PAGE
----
Esenciales

A little sewing procrastination happened after that mad “help me” post from a couple of weeks ago.  In order for me to get all my thoughts in order and ducks in a row, I decided a quick detour would be a good idea.  I had a piece of red and white viscose crepe left over from a blouse I’d made in January for the Burdachallege 2018.  I also had a pattern I’d traced 106 from April 2013 Burda, it’s only got 4 pieces, quick and easy!  I’d rather liked the look in the magazine when it first came out, but never really got round to making it.

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Top 106 April 2013

This year, while I was tracing a pair of shorts from the same magazine for Daughter No2, I remembered this top and traced that too.  A quick toile revealed it was too long for me (5cm) but didn’t need anything else, no FBA! Yippee!  Now one thing to remember, if I were to go by measurements, the 44 would not fit me.  In order for the top to look on my the way it does on the model, I’d need to go up 2-3 sizes.  But there’s no way I’d want to wear it like that!  All I want is a loose-fitting top with a bit of ease – not a tent!  So bear that in mind when judging how tops look on me, compared to someone who’d normally fit into any size bracket.

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The pattern pieces fitted on the remains of the fabric easily, neck facings were interfaced with fine sheer fusible from Gill Arnold.  You could, if you preferred, use self-bias binding for the neck edges instead of the facings.  The style is a loose fitting top with pleats at the front neckline with slight drop shoulder and no sleeves.  The pleats were basted in place and steamed to hold the shape until I sewed on the facing.

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I used French seams throughout and double turned the hem edges on the sleeve openings and the hem of the garment.  It’s turned out really nicely and I like that I have another red top for the summer!  I have worn the original red top from January loads of times, it gets compliments all the time.  So now I have a summer one!  Thankfully the shape is great for the current weather, and now I want another.  I’m sure I have some small pieces of fabric lurking in the stash that I could use in this pattern, but first….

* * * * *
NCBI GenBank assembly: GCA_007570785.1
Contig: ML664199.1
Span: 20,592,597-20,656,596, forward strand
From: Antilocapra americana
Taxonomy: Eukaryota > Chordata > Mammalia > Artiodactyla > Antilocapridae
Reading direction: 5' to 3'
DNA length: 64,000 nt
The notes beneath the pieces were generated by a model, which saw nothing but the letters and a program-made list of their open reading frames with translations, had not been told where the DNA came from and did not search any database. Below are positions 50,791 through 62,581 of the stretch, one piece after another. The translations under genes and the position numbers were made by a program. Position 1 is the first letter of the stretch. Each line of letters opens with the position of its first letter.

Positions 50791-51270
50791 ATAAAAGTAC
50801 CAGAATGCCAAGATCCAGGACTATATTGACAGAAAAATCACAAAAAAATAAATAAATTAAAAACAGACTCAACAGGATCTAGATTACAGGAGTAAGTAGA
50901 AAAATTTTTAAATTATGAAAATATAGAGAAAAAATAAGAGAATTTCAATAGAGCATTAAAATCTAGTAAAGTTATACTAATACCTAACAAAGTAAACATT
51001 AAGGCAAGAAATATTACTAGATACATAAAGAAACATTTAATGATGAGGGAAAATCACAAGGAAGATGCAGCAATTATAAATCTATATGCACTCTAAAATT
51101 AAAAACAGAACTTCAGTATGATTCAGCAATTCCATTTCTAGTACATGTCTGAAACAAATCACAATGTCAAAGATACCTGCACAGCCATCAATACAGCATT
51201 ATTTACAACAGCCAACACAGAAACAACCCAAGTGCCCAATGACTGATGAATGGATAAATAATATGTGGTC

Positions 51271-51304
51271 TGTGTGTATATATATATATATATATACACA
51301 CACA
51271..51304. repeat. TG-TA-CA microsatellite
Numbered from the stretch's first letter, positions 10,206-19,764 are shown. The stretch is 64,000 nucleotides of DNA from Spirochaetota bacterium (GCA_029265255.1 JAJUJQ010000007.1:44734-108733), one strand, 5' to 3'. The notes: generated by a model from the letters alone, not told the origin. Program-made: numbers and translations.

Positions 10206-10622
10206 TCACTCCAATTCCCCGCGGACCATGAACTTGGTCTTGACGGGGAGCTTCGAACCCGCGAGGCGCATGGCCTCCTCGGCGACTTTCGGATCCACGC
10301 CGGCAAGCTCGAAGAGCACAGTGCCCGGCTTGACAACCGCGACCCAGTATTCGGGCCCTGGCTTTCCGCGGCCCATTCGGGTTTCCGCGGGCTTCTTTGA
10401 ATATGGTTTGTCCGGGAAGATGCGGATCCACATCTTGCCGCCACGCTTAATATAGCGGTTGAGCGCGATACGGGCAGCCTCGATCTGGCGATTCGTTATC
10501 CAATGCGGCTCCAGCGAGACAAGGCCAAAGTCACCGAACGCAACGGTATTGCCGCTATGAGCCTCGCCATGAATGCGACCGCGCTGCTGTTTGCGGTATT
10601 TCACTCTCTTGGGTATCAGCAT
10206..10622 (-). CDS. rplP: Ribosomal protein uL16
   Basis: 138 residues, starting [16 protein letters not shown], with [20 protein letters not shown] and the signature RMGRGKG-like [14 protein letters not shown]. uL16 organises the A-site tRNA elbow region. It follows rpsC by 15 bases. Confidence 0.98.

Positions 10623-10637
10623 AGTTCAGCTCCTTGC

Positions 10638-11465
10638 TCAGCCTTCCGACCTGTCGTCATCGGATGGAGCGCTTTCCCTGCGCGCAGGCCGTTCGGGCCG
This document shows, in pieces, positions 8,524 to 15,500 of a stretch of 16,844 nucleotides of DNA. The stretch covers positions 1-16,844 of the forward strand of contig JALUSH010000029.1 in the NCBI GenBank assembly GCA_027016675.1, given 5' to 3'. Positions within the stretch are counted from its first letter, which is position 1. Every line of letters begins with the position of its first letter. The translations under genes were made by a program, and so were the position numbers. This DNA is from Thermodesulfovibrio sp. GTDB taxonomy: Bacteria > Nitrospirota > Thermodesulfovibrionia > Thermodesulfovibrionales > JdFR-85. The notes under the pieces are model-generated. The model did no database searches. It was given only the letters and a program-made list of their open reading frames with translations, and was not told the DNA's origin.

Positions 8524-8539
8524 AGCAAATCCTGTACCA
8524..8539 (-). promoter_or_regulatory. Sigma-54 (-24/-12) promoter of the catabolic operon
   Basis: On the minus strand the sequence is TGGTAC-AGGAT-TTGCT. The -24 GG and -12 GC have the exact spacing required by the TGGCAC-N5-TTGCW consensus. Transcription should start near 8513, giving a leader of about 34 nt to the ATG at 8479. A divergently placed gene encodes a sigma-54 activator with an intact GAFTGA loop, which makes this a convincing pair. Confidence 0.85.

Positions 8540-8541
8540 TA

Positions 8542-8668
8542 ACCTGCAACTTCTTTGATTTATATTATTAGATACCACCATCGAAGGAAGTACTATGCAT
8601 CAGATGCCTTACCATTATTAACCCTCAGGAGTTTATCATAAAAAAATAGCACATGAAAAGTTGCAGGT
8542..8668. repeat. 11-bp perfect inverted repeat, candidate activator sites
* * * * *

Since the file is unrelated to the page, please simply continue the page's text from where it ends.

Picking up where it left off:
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I must get on with reducing the piles of fabric and pagazines/patterns on the table in my sewing room and covering the bed in the guest room!  I can say that I have made one of the items I rambled about last time, that inky blue linen/cupro blend.  And it’s made fabulous cropped trousers!  Will be showing those off soon…

 

Small Things

Thanks to everyone who commented on the last post, I really do love that top – and the colour!  It has made me re-think the colours I wear.  Oh dear!  I’m not giving up my nice, safe, easily matchable neutrals just yet, but I don’t see why a spot of red here and there would do any harm.

So, on to the latest stuff!  I saw over last weekend, lots of Acacia Knickers being made and shown off on Instagram.  It’s the latest pattern by Megan Nielsen and, if you sign up to her newsletter, it’s free!  In my current eco-warrior, save the planet with reusing & recycling mode, I signed up and downloaded.  I had to wait a few days for hubby to print it out for me.  In the mean time I dug out all those small pieces of jersey from the boxes (and bags) in the stash cupboard.  You’re always left with bits, the real scrap goes in the scrap bin for recycling, but what to do with the rest?

I had in mind to make more patch tee shirts like this one, but I’ve just not got there.  So I decided I’d make knickers instead!  Unfortunately, most of the leftover bits weren’t suitable for knickers.  Too stretchy, too thin, not enough recovery, not suitable fibre content.  But there was enough for me to cut out 10 pairs!  I traced the XS, S and M seperately so I could place as many as possible in one go.

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Hardly anything left from this fabric!

I also managed to find a fair bit of picot elastic in my lingerie goodies box, as well as several metres of fold over elastic – which I didn’t even know I had!!  However, there wasn’t enough in the stash for all the pants I cut out…  Knickers might not use much in the way of fabric, but they’re elastic gobblers!  So I’ve got some finished, some halfway.  I’ve not been partucularly fussy about the mixing and matching of the elastic either.  If this is a stashbusting exercise, I’m doing a proper job!